Attorney General of Florida — Opinion
January 30, 2002
RE: GOLF CARTS — MOTOR VEHICLES — MUNICIPALITIES — city may not impose more restrictive age or licensure requirements for operation of golf carts on public roads. s. 316.008, 316.212, and 322.04, Fla. Stat.
Municipal regulation of golf carts on roads
Robert A. Butterworth Attorney General
Mr. C. David Coffey Cedar Key City Attorney Haile Village Center 5346 Southwest 91st Terrace Gainesville, Florida 32608-7124
Dear Mr. Coffey:
You ask substantially the following questions:
1. May the City of Cedar Key impose a minimum age requirement for the operation of a golf cart more restrictive than that allowed by section 316.212, Florida Statutes?
2. May the city require the operator of a golf cart to have a valid Florida driver’s license?
While the City of Cedar Key may restrict the operation of golf carts on city streets where such operation is found to be incompatible with the normal and safe movement of traffic, the city may not impose more restrictive age requirements upon operators of golf carts than that allowed by state law, nor may the city require a golf cart operator to have a valid Florida driver’s license.
You state that historically the City of Cedar Key has allowed the operation of golf carts on city streets, imposing certain age and other restrictions on the drivers. In light of state statutes addressing the operation of golf carts on city streets, however, the authority of the city to impose more restrictive regulations on golf cart operators has been raised. Due to the interrelated nature of your questions, they will be answered together.
Chapter 316, Florida Statutes, the Florida Uniform Traffic Control Law, was enacted to “make uniform traffic laws to apply throughout the state and its several counties and uniform traffic ordinances to apply in all municipalities.” The purpose of the act was to eliminate the “hodgepodge of ordinances which vary as to language and penalty,” resulting in an inconvenience and hazard to travelers.
The provisions of Chapter 316, Florida Statutes, are “applicable and uniform throughout this state and in all political subdivisions and municipalities therein, and no local authority shall enact or enforce any ordinance on a matter covered by this chapter unless expressly authorized.” (e.s.) This office has previously stated that Chapter 316, Florida Statutes, operates to prohibit any local legislation on traffic control or the enforcement thereof under the police power of a municipality, except as may be expressly authorized by the Uniform Traffic Control Law.
Section 316.006(2)(a), Florida Statutes, provides:
“Chartered municipalities shall have original jurisdiction over all streets and highways located within their boundaries, except state roads, and may place and maintain such traffic control devices which conform to the manual and specifications of the Department of Transportation upon all streets and highways under their original jurisdiction as they shall deem necessary to indicate and to carry out the provisions of this chapter or to regulate, warn, or guide traffic.”
In enacting Chapter 316, Florida Statutes, the Legislature also recognized that there are conditions that require municipalities to pass certain traffic ordinances regulating municipal traffic that are not required to regulate the movement of traffic outside of municipalities. Section 316.008, Florida Statutes, expressly recognizes areas in which local authorities may exercise control with respect to the streets and highways under their jurisdiction and within the reasonable exercise of the police power. Among those areas enumerated is the power to restrict the use of streets and to prohibit or regulate the use of heavily traveled streets by any class or kind of traffic found to be incompatible with the normal and safe movement of traffic.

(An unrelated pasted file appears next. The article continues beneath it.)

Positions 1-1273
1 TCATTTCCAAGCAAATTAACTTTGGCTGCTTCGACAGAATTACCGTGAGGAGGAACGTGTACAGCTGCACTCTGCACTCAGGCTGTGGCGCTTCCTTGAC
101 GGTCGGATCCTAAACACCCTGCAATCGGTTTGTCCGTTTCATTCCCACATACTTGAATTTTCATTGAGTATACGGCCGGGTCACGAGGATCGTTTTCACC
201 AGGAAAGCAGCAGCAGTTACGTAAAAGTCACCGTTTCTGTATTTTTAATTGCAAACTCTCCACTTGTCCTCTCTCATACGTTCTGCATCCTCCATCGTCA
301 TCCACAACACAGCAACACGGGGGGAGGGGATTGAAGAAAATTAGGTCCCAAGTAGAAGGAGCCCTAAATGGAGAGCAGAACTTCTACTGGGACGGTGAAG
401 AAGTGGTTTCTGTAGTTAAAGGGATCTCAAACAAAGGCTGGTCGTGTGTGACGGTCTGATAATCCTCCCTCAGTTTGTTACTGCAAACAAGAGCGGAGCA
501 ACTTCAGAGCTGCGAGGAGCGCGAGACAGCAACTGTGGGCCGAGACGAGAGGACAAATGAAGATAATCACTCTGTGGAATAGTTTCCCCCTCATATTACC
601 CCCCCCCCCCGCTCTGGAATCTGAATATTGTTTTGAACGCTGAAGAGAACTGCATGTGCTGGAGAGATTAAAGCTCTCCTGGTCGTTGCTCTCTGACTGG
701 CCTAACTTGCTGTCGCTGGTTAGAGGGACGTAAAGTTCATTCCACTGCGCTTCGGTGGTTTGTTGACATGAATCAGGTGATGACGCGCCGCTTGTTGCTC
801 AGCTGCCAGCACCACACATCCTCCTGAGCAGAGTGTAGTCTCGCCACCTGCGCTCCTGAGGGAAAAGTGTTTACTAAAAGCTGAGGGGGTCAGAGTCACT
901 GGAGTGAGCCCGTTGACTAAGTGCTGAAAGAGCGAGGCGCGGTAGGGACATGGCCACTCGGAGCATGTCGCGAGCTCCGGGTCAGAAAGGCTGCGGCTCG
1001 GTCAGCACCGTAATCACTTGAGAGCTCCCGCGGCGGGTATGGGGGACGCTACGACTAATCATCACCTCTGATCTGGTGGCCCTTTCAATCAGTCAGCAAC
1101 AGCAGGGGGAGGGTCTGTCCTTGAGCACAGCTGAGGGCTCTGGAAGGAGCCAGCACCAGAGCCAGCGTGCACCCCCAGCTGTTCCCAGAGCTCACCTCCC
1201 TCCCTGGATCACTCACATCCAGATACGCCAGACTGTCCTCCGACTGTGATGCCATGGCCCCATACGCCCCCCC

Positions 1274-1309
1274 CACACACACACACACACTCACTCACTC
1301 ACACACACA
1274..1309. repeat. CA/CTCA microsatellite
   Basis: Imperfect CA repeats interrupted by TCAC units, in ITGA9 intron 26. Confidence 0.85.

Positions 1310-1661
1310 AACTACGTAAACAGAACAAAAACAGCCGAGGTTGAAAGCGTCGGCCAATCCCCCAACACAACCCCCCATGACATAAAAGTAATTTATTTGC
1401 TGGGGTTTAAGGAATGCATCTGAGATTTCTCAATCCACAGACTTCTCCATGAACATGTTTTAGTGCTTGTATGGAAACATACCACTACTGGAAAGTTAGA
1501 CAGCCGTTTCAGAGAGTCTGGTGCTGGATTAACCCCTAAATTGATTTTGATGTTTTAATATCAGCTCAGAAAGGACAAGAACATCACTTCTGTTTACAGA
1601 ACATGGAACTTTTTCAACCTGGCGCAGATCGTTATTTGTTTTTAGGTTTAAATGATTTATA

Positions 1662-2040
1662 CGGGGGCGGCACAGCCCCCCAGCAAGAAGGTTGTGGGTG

While municipalities have home rule powers to act upon any matter for municipal purposes, municipal ordinances are inferior to laws of the state and must not conflict with any controlling provision of a statute. As the Florida Supreme Court stated in Rinzler v. Carson, “[a] municipality cannot forbid what the legislature has expressly licensed, authorized or required, nor may it authorize what the legislature has expressly forbidden.” Section 316.212, Florida Statutes, generally prohibits the operation of golf carts upon public streets or roads, except upon those designated by a county or city for use by golf carts. The county or city, however, is responsible for making the determination that golf carts may safely travel on or cross the public street or road, after considering the speed, volume, and character of the motor vehicle traffic using the street or road. Moreover, any person operating a golf cart in accordance with section 316.212, Florida Statutes, is exempt from the requirement of a driver’s license. The Legislature, however, has prohibited the operation of a golf cart on public roads or streets by any person under the age of fourteen.
Where the Legislature prescribes the manner in which something is to be done, it acts as a prohibition against its being done in any other way. In this instance, the Legislature has specified who may operate a golf cart on the public roads and streets of this state. Thus, a municipality may not prohibit the operation of a golf cart by a person who falls within those classifications of individuals who the state allows to operate golf carts.
Accordingly, while the City of Cedar Key may restrict the operation of golf carts on city streets where such operation is determined to be incompatible with the normal and safe movement of traffic, the city may not impose a more restrictive age requirement for the operation of a golf cart than that which is allowed by section 316.212, Florida Statutes, nor may the operator be required to have a valid Florida driver’s license.
Robert A. Butterworth Attorney General